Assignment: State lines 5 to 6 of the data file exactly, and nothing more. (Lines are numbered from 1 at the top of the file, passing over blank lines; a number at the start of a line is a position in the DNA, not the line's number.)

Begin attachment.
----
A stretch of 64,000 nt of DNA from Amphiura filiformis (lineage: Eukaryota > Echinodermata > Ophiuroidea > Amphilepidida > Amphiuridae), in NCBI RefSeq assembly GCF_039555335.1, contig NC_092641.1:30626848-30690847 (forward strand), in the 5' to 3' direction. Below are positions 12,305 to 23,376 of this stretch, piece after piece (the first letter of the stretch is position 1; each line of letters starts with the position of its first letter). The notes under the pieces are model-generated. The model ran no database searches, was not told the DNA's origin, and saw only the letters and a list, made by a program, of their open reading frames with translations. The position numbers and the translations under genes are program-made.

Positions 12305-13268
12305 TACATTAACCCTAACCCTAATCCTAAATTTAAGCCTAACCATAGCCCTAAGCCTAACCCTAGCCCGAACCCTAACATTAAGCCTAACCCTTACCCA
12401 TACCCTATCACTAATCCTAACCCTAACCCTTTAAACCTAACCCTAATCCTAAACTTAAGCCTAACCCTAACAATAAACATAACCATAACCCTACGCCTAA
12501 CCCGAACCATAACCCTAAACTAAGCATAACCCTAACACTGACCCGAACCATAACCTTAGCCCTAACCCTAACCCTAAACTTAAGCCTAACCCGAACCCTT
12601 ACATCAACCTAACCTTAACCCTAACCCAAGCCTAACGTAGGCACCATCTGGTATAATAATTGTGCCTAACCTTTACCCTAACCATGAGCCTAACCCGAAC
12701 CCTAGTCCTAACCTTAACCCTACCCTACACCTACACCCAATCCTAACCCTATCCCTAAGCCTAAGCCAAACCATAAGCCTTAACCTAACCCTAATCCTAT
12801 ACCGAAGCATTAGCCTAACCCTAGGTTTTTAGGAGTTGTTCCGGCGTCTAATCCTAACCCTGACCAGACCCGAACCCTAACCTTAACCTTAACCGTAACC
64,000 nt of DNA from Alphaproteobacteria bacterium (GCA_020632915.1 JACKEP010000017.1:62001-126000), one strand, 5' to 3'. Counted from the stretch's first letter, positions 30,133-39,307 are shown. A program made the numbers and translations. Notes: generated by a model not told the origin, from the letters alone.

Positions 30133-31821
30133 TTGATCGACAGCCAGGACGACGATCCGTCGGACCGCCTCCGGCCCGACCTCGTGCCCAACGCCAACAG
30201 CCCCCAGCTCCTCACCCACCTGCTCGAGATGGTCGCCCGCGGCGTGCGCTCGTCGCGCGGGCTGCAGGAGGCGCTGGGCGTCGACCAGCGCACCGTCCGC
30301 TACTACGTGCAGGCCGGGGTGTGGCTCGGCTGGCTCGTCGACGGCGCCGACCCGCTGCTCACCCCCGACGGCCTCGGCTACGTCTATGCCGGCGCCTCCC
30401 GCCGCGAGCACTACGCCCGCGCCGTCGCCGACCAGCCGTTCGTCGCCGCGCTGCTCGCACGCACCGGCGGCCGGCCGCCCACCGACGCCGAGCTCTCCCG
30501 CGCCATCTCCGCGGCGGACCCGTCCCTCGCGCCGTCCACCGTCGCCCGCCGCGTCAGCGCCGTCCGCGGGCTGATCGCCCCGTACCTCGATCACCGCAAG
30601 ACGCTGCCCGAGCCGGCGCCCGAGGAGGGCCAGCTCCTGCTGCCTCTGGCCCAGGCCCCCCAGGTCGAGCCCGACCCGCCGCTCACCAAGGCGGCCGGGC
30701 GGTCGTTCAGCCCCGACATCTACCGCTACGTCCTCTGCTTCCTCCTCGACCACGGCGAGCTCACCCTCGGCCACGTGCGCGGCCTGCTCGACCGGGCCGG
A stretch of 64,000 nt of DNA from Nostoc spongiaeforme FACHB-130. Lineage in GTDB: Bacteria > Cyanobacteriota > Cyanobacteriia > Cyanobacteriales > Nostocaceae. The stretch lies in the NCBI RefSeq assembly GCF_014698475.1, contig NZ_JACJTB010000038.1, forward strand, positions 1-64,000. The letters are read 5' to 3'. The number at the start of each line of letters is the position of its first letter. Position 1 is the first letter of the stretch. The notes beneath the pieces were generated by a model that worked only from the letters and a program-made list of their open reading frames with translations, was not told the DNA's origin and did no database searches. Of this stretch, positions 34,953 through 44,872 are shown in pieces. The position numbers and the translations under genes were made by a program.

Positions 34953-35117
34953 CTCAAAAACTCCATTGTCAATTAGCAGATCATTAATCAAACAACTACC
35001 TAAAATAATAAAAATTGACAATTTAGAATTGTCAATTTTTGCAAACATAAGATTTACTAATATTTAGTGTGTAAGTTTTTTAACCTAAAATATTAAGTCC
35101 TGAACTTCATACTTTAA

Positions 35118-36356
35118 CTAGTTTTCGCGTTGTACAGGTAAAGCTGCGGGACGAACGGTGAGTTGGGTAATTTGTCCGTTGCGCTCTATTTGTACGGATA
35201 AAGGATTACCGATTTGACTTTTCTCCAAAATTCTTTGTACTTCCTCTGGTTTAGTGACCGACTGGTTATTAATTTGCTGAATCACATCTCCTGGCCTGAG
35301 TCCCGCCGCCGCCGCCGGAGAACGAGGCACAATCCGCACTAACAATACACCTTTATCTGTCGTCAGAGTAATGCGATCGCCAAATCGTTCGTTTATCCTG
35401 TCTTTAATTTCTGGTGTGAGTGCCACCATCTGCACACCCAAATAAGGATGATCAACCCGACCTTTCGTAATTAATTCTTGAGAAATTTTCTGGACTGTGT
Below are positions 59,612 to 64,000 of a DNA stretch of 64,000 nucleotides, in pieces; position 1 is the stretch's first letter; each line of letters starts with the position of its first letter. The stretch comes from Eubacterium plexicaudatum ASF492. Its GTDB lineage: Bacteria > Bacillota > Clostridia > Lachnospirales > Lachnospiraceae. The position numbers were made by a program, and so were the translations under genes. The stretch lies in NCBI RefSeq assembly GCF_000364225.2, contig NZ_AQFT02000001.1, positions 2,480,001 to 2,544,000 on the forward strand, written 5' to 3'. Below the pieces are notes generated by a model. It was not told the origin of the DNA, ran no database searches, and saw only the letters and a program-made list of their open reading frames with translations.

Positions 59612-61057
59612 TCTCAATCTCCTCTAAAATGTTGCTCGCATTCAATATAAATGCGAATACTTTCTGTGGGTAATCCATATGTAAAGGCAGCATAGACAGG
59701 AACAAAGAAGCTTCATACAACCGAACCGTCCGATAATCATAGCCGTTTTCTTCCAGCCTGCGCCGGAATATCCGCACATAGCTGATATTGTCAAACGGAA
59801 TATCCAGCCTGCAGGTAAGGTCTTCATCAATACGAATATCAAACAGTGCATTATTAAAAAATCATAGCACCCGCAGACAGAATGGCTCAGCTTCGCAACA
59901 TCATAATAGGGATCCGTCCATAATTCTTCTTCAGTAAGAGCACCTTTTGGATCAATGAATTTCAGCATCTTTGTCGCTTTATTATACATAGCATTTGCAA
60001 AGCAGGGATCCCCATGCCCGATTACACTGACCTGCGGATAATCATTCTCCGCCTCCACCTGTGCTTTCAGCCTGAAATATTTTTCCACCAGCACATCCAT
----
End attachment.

12501 CCCGAACCATAACCCTAAACTAAGCATAACCCTAACACTGACCCGAACCATAACCTTAGCCCTAACCCTAACCCTAAACTTAAGCCTAACCCGAACCCTT
12601 ACATCAACCTAACCTTAACCCTAACCCAAGCCTAACGTAGGCACCATCTGGTATAATAATTGTGCCTAACCTTTACCCTAACCATGAGCCTAACCCGAAC